LE HAVRE, France — In the group stage of the 2003 World Cup, the United States women’s national team met Sweden. Then it happened again in 2007. And again in 2011. And 2015.
So, when the Americans take the field at Stade Oceane on Thursday night in the team’s final group-stage match of the 2019 World Cup, it’s fair to say they won’t be seeing an unfamiliar opponent.
Adding to the drama will be the context of the 2016 Olympics, when the Swedes knocked the U.S. out of the tournament in the quarterfinal round. It was the Americans’ earliest-ever exit in a major tournament, and the only time the team didn’t earn an Olympic medal since women’s soccer became an Olympic sport in 1996.
In that match, Sweden bunkered in and did just enough on the counter to force the game into penalties — which they won.
In many ways, that game changed the direction of the U.S., both in terms of personnel and Jill Ellis’ tactics for the team. After the game, Hope Solo infamously called the Swedes “cowards,” in what seemed to be the final straw between U.S. Soccer and their highly-decorated, yet controversial, goalkeeper.
Ellis, for her part, spent most the next year searching for tactical answers to break down the low-block that had so effectively killed the U.S. attack that night in Brazil.
American defender Becky Sauerbrunn also believes that game showed the team where they needed to improve.
“It showed that we were going to have to add something to our game,” she told the media this week. “Sweden bunkered in on us, obviously, and you’ve seen in this tournament that some of the teams are bunkering in. It’s very hard to break down, so you see teams that you would think can run up the score, eking out 1 or 2 goal [wins]. It’s just kind of the evolution of the game.
“Sweden starting defending in a low block and then we [had] to learn how to attack and break down a low block. We absolutely learned a lot from that game. On the day, could we have won that game? Sure. But it definitely showed we had a weakness that we needed to work on.”
Complicating Thursday’s match is the fact that both teams have already advanced to the knockout round and the winner will be placed in the same quarterfinal bracket as France, who are not only hosting the tournament, but also went 3-0 in group play with a plus-6 goal differential.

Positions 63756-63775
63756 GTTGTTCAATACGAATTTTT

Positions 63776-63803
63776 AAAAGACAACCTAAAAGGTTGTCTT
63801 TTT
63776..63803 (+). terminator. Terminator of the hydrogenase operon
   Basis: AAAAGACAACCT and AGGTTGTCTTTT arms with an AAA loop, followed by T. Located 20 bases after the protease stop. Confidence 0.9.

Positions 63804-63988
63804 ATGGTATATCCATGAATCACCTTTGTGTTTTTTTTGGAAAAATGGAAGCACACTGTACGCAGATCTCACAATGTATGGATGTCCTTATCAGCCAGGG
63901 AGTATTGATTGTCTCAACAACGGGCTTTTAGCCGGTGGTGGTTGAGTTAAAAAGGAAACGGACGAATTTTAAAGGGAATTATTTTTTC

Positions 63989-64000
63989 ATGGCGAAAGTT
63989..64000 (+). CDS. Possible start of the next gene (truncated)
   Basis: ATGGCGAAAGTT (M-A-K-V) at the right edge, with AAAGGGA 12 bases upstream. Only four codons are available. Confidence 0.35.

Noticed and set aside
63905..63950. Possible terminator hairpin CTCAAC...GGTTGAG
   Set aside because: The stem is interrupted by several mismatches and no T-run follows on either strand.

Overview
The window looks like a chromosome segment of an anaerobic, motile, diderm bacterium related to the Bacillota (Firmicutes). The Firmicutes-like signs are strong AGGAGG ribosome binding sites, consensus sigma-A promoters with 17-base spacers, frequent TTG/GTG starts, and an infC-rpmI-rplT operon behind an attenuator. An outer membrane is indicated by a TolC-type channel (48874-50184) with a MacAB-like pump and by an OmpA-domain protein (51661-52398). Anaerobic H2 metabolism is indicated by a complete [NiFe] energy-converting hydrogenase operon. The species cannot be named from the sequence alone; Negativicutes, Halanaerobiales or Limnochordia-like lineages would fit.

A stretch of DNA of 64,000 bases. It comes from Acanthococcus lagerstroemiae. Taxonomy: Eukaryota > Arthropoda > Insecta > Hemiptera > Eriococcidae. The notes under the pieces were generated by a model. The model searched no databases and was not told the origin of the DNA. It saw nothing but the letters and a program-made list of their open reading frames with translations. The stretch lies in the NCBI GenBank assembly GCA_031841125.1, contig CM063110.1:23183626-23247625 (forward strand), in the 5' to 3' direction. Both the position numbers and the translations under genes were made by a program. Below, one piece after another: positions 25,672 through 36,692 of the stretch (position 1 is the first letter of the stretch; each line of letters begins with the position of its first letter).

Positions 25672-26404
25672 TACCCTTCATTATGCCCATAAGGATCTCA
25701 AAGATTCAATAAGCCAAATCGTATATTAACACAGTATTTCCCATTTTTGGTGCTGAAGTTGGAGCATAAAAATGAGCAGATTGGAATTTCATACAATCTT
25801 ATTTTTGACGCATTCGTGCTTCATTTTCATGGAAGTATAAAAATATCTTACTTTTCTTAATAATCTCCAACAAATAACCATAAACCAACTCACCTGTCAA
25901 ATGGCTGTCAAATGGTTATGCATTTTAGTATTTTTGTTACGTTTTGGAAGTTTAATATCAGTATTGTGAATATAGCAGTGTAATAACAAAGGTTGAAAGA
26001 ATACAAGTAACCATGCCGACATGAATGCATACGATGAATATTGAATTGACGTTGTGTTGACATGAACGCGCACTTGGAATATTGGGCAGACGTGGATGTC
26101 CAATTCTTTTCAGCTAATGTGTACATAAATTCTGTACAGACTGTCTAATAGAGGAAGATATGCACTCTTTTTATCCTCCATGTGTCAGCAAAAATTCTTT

However, Ellis has universally dismissed any possibility of going easy in their final match of the group stage in an attempt to finish second and avoid France.
“I struggle to tell my team not to tackle each other in training the day before [matches],” she said. “At this point, it’s about making sure your focus is on yourself and your performance is about yourself and you put yourself in the best position to advance in this tournament. For us, it’s making sure we play as well as we possibly can in every game.”
“You can’t overthink this” she added a day later. “Deciding to come second, or manipulate a score, I think that can be dangerous. You need your team to be in a really good place and I think feeling good about your performance is the best confidence-maker out there.”
Sauerbrunn agreed with her coach’s sentiments.
“Historically, we’ve met them in almost every single world tournament,” she explained. “They’re a tough side. It’s always been a tight game. We want to get first out of the group, so we’re going into the game thinking it’s a must-win.”
Ellis praised Sweden this week and noted how many phases of the game they excel in, particularly noting their transition game, physical strength, speed and skill on set pieces.
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During the tournament, the coach has rotated her squad heavily to limit their minutes, keep their legs fresh and keep morale high on the bench. Beyond keeping her squad physically ready to play, she’s also been trying to keep them in a good place mentally, assuring that there’s time built into the U.S. schedule for the players to see family members that have traveled abroad.
Ellis has also taken time to praise her team’s ability to “flip a switch” when the time comes to focus on the task ahead.
Through the U.S.’ first two matches, the message from the players and Ellis has been consistent. They’ve largely dismissed questions about any team other than their next opponent, refusing to look back, or more than one game ahead.
“The beauty of this tournament is that the game you just played is irrelevant,” she said. “You can do a lot of breakdown on games you’ve played, but the takeaways from games you’ve played has to be on what’s in front of you. That’s how it has to be in a tournament format. You can’t dwell on games.”
“The draw is what it is.”
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Below you’ll find a live preview. The U.S. takes on Sweden on Thursday at 3 p.m. ET on FOX.
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